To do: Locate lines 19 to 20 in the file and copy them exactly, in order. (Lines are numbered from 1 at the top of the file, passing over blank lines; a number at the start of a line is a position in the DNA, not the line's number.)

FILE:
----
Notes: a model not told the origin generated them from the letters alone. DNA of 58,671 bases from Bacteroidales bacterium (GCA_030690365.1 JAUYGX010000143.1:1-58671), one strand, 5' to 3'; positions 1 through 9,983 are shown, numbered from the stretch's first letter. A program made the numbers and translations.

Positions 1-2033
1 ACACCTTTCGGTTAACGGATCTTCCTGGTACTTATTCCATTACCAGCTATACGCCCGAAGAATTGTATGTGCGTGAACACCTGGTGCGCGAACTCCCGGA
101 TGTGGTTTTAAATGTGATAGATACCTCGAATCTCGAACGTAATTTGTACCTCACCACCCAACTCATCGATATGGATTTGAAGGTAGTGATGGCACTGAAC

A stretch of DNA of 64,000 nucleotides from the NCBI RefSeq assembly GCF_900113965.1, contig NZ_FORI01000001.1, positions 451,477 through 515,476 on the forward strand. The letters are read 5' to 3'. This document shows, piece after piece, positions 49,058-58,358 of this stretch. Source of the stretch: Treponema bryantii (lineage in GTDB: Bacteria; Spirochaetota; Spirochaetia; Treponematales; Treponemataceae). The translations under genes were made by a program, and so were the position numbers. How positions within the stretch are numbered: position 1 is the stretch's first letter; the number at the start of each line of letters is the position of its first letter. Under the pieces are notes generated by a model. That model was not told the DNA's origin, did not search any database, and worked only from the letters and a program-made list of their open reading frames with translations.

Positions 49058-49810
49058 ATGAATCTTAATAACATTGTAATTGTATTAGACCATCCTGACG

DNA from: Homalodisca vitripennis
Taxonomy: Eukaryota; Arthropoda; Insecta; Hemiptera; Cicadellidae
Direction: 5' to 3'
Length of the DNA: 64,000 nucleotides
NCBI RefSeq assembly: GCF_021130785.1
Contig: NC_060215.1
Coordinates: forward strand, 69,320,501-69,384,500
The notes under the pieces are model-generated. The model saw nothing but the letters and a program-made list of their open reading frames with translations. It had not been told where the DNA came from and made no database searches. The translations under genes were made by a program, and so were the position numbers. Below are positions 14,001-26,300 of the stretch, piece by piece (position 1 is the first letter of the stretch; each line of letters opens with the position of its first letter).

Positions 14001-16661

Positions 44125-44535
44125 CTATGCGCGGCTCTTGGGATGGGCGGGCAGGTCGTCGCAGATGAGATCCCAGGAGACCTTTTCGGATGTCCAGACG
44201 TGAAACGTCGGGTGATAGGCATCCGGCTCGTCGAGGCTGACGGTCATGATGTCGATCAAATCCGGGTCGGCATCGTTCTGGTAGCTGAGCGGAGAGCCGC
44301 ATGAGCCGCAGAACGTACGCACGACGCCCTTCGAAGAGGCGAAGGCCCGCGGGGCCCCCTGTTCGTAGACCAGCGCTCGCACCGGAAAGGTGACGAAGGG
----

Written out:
44201 TGAAACGTCGGGTGATAGGCATCCGGCTCGTCGAGGCTGACGGTCATGATGTCGATCAAATCCGGGTCGGCATCGTTCTGGTAGCTGAGCGGAGAGCCGC
44301 ATGAGCCGCAGAACGTACGCACGACGCCCTTCGAAGAGGCGAAGGCCCGCGGGGCCCCCTGTTCGTAGACCAGCGCTCGCACCGGAAAGGTGACGAAGGG